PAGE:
Sunday, January 30, 2011


What is Finishing?

When you've slaved over your first project for hours or days and you've finally finished, but you've got all these strings hanging around and the edge looks all raggedy. Your work of art does not become art until you've 'Finished' it. That means sewing in all the strings and possibly adding a defining border.

Let's use the hot pad we made in our last post as an example. When we left off I told you to crochet a chain, make a loop, and tie the ends together. This is because we didn't know how to finish yet. So now you can go back to your work and maybe add a little bit of flourish to make it extra pretty.
So here's our raw material:
Here you can see the two ends that are left from our project, the beginning piece on the left and the ending piece at the top.

First lets clean up the edges. There are several methods for 'finishing' the edges. As we've just learned to SC we will use this method as a starter.

To start your edge you would first SC in the same location as your last SC. This will make the corner. You will need to play around to see what works best, but from my review a minimum of one extra SC for each corner is needed to make it look square. Following this first SC you will turn your piece and start on the first full side:

When finishing the sides of a piece where you do not have definite loops to use, try to ensure that you put the same number of SCs for each row as you would need to chain for that row. In this case we added one SC for each row because a SC in one chain tall.

Also, keep track of how many SCs you end up crocheting so that you can ensure that you put the exact same number on the other side.

When you reach the next corner you will put 2 SC in the last stitch than turn your piece. At this point you will be at the bottom of your piece. When looking at the bottom row your should see loops:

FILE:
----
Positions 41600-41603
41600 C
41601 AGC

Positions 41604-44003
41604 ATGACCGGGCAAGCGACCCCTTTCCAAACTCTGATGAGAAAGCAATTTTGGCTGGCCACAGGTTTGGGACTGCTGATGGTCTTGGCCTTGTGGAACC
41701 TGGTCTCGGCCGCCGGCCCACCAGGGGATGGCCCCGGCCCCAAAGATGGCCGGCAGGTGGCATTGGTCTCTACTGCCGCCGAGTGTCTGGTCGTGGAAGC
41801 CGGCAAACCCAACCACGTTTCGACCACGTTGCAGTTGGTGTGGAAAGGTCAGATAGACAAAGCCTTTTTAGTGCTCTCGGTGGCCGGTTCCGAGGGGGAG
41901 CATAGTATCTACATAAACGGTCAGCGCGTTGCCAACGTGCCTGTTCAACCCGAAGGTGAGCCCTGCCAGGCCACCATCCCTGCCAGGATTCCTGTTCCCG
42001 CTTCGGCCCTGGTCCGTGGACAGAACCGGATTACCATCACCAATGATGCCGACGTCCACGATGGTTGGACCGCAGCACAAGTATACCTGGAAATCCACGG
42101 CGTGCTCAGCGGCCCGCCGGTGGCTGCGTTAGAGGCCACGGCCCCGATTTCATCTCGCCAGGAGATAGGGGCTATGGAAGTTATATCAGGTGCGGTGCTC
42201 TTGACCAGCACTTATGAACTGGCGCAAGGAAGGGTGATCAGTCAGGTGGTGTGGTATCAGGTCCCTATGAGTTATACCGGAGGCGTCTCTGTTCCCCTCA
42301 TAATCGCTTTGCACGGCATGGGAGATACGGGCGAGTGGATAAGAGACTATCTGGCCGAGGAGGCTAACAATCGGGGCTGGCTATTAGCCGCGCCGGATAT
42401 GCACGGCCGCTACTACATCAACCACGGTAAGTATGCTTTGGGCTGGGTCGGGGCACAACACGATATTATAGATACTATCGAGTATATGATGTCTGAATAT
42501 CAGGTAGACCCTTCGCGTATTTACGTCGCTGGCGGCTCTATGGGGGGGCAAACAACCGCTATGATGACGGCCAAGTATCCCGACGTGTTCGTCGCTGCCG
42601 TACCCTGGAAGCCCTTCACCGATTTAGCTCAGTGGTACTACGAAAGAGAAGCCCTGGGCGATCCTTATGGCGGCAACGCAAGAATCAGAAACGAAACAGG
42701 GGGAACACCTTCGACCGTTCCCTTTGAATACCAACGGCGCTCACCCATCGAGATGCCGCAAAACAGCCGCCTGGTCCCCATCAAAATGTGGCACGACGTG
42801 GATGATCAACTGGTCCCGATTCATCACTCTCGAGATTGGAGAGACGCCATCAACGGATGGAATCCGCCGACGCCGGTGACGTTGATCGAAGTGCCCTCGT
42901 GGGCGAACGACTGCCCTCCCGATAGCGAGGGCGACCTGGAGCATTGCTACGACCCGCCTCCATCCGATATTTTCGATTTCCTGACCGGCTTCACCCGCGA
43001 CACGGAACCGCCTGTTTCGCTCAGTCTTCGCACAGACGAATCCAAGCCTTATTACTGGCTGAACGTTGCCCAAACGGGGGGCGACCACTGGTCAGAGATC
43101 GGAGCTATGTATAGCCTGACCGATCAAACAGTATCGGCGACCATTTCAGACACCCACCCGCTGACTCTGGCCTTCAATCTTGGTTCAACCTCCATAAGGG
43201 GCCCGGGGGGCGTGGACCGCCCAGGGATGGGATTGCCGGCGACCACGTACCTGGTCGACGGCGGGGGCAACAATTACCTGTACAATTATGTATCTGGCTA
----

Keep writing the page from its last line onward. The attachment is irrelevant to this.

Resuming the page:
The loops represent your initial chain row and can be used to easily add your finishing row. Add a SC to each loop and two SCs to the last loop to make the corner.

Turn again and add SCs up the other side. You will notice that both sides do not look the same. Due to this you will need to have a plan to ensure that you add the same number of SCs as you did for the opposite side. Here I have chosen to SC in the open spaces, but you could also have chosen to SC in between the strings. 

 Once your reach your initial row, you would slip stitch to your first SC, cut your string and pull the remainder through the loop. What is a slip stitch, to add a slip stitch insert your hook and pull through a piece of yarn. Don't stop! Pull the yarn through the loop on your hook, leaving you with a single loop. Cut the string, leaving about 5-7 inches of extra string.
 Here you can see the slip stitch and the extra string. You will most likely use only 3-4 inches, but I find having the additional string saves you from constantly having to re-thread due to the string getting pulled loose and also allows you more arm room.
 To weave in your end strings you should follow the pattern of your work. Using a crochet or craft needle (these have blunted ends and larder eyes) insert behind and in between the yarn to intermix your string with the finished piece. In this way the string become part of the work and is indistinguishable. You will want to weave in rows or circles. Weaving a straight line will make the weaving weak and more likely to be pulled free through wear and tear. If you weave back and fourth or in circles, the turns add extra strength.

With multicolored yarns like the one used for this project you will want to try to stay within the colors, matching your string with what is in the pattern.

Once your ends are weaved in, cut off the remaining string and admire your finished work:

Tomorrow: Crocheting in the round!
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